Global airline group IATA objects to planned Bali tourist tax

Baku, February 21, AZERTAC

The International Air Transport Association (IATA) has expressed its objection to a plan of the Bali administration to impose a levy on foreign tourists that may be included in airline tickets, according to the Jakarta Post.

The group, which represents more than 290 airlines accounting for 82 percent of total global air traffic, has sent a three-page letter to Bali Governor I Wayan Koster regarding the plan.

“The imposition of a foreign tourist levy [or similar tax] would directly contradict accepted policies on taxation published by the International Civil Aviation Organization (ICAO), a specialized agency of the United Nations,” IATA regional vice president for Asia Pacific Conrad Clifford wrote on Jan. 24. A copy of the letter was made available to The Jakarta Post.

Clifford stated in the letter that Indonesia, as a signatory nation to the Convention on International Civil Aviation (Chicago Convention) and an ICAO contracting state, was obliged to adhere to Article 15 of the convention, which stipulates that “no fees, dues or other charges shall be imposed by any contracting state in respect solely of the right of transit over or entry into or exit from its territory.”

According to Statistics Indonesia (BPS), more than 6 million tourists arrived in Bali in 2018, increasing from 5.7 million in the previous year. Around 22.43 percent of foreign tourists last year came from China, while 19.26 percent visited from Australia. Others came from India (5.8 percent), the United Kingdom (4.7 percent) and Japan (4.3 percent).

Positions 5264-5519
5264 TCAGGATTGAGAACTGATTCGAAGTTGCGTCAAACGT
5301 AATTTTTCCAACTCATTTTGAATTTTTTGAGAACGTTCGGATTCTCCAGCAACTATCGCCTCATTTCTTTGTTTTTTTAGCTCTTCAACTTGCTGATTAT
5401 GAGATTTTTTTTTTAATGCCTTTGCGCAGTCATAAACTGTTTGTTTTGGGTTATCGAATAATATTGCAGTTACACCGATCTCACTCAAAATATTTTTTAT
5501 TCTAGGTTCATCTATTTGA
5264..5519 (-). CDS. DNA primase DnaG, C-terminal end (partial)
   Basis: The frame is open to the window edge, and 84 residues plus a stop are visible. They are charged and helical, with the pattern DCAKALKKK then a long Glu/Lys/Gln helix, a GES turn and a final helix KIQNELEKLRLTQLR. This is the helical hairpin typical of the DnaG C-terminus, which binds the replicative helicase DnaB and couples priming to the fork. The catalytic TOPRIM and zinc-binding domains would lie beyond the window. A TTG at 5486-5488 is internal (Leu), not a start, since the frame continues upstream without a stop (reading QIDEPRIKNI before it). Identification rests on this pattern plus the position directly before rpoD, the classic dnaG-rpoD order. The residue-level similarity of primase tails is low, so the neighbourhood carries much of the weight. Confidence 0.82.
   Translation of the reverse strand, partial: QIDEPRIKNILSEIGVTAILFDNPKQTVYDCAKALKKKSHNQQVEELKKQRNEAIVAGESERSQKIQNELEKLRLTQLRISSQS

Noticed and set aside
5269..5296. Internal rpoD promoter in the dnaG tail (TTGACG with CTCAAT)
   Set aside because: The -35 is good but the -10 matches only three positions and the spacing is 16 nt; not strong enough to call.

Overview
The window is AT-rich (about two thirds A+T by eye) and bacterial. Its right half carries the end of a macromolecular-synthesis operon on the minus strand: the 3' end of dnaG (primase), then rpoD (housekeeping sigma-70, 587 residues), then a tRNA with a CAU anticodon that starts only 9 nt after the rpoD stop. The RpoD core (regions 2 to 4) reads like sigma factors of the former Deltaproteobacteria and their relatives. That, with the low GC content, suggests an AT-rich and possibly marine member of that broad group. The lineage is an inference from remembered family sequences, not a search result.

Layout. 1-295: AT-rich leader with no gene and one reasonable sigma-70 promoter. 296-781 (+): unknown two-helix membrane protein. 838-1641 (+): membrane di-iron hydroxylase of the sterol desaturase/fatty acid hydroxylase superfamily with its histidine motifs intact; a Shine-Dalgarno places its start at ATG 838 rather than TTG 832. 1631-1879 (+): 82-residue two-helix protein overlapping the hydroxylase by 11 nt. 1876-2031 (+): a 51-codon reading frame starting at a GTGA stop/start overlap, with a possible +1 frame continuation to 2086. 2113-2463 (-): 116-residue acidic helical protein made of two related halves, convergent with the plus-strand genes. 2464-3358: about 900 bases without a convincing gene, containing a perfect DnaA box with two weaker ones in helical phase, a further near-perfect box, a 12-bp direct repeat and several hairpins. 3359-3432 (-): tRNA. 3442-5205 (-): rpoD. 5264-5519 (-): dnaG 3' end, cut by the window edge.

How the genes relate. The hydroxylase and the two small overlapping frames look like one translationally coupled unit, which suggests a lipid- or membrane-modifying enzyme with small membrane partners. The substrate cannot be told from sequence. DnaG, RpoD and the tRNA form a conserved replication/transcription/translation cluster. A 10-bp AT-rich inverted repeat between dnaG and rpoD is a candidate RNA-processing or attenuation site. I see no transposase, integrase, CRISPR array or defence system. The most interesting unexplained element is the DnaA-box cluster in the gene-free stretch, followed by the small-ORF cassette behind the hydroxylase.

The Bali Council member leading the special team on drafting the levy bylaw, I Ketut Suwandhi, said the team would meet IATA representatives to discuss the plan.

“We will have a meeting with IATA to discuss it. We will try to find the best solution,” said the Golkar Party politician.

Other countries are also known to impose taxes on travelers. Japan has started to collect a departure tax of 1,000 yen ($9.10), known as the Sayonara Tax, from people leaving the country by plane or ship. Unlike the levy planned by the Bali administration, however, the Japanese levy applies to both domestic and foreign travelers.

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